Saturday at Paks, Hungary
Junior lightweight
Janos Nagy W8 Evgeny Stausov
Score: 79-73
Records: Nagy, 24-0; Stausov, 13-6
Rafael's remark: Fighting in front of his home crowd, Nagy tuned up for his May 20 mandatory challenge against junior lightweight title holder Jorge Barrios. Good thing Nagy didn't get injured or cut. His upcoming bout will be on the HBO undercard of Marco Antonio Barrera's junior lightweight title defense against Rocky Juarez.

Friday at Augusta, Ga.
Derek Bryant TKO4 Taurus Sykes
Records: Bryant, 19-4-1, 16 KOs; Sykes, 24-3-1
Rafael's remark: In the "Friday Night Fights" main event, Bryant -- the self-proclaimed "One Man Riot" -- looked impressive in scoring a dominant knockout win against late substitute Sykes, who like Bryant, has lived on the edges of contendership in the heavyweight division for years. Bryant, a Philadelphia southpaw, had been on a 1-3-1 skid and in desperate need of a victory. He got it in scoring perhaps the best win of his career. Sykes, who replaced Alonzo Butler, had been dusted in two rounds by Samuel Peter last summer. Bryant needed a little longer to take care of him, but dropped him four times in a powerful display. When the carnage finally was called off in the fourth round -- what took so long? -- an obviously disoriented Sykes sat down on the ring apron, then jumped out of the ring and began wandering through the crowd while the medical staff and commission did absolutely nothing. Instead, they left it up to Sykes' corner people to get him back to the ring so he could be examined. That's a bad blunder by the Georgia commission and totally unacceptable.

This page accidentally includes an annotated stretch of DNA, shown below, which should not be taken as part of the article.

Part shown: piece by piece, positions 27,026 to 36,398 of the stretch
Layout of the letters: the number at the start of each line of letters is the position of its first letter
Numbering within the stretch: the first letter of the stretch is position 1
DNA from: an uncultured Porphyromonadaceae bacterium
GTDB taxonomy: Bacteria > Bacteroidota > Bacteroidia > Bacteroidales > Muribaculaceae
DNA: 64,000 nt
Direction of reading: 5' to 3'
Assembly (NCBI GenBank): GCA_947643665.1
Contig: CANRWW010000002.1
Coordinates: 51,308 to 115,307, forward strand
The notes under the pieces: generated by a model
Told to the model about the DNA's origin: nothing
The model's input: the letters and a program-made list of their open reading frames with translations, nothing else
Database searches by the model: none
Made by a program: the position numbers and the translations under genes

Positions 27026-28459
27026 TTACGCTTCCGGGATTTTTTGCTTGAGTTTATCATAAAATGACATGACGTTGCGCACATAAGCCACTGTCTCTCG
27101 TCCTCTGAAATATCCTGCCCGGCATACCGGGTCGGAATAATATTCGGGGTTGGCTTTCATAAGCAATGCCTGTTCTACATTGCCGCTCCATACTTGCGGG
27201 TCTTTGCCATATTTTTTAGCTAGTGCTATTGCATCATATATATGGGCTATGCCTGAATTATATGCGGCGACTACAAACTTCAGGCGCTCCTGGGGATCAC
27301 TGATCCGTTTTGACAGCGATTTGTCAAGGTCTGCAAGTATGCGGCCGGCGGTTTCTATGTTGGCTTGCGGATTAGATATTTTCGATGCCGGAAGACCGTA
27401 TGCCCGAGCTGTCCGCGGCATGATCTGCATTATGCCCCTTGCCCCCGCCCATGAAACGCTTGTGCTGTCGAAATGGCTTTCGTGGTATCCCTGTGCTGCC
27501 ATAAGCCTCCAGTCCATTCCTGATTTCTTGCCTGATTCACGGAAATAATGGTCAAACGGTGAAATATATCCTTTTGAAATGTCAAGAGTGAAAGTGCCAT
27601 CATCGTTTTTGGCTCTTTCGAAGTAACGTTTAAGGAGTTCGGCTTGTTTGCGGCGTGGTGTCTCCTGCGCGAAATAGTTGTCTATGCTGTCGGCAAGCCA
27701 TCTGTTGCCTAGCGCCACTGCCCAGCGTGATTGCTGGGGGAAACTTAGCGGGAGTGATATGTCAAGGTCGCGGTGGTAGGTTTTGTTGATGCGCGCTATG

Junior bantamweight
Rayonta "Stingray" Whitfield W8 Evaristo Primero
Scores: 79-71 (twice), 78-72
Records: Whitfield 13-0; Primero, 14-9-1
Rafael's remark: Fighting in front of an enthusiastic hometown crowd, Whitfield, a 24-year-old prospect and former top amateur, did a nice job as he stepped up his level of opposition against a seasoned pro. Whitfield was too classy and flashy against Primero, who despite sliding to 0-4-1 in his last five, still represented the best opponent of Whitfield's career. The three previous losses in the skid came against world class opponents -- Hussein Hussein, Gerson Guerrero and former champ Mauricio Pastrana. Whitfield looks like he has a lot of skill and potential.

Friday at Sacramento
Junior welterweight
Rogelio Castaneda TKO4 Craig Weber
Records: Castaneda 22-10-3, 8 KOs; Weber, 21-2-2
Rafael's remark: The first time they met, Castaneda won a 10-round split decision in 2003. The rematch was ruled a 12-round split draw in 2004. Both fights were action-packed. Castaneda didn't make it so close this time, dropping Weber at the end of the fourth round. Although Weber beat the count, he was very unsteady and the fight was stopped in his corner between rounds.
Junior lightweight
Daniel Jimenez W8 Vicente Escobedo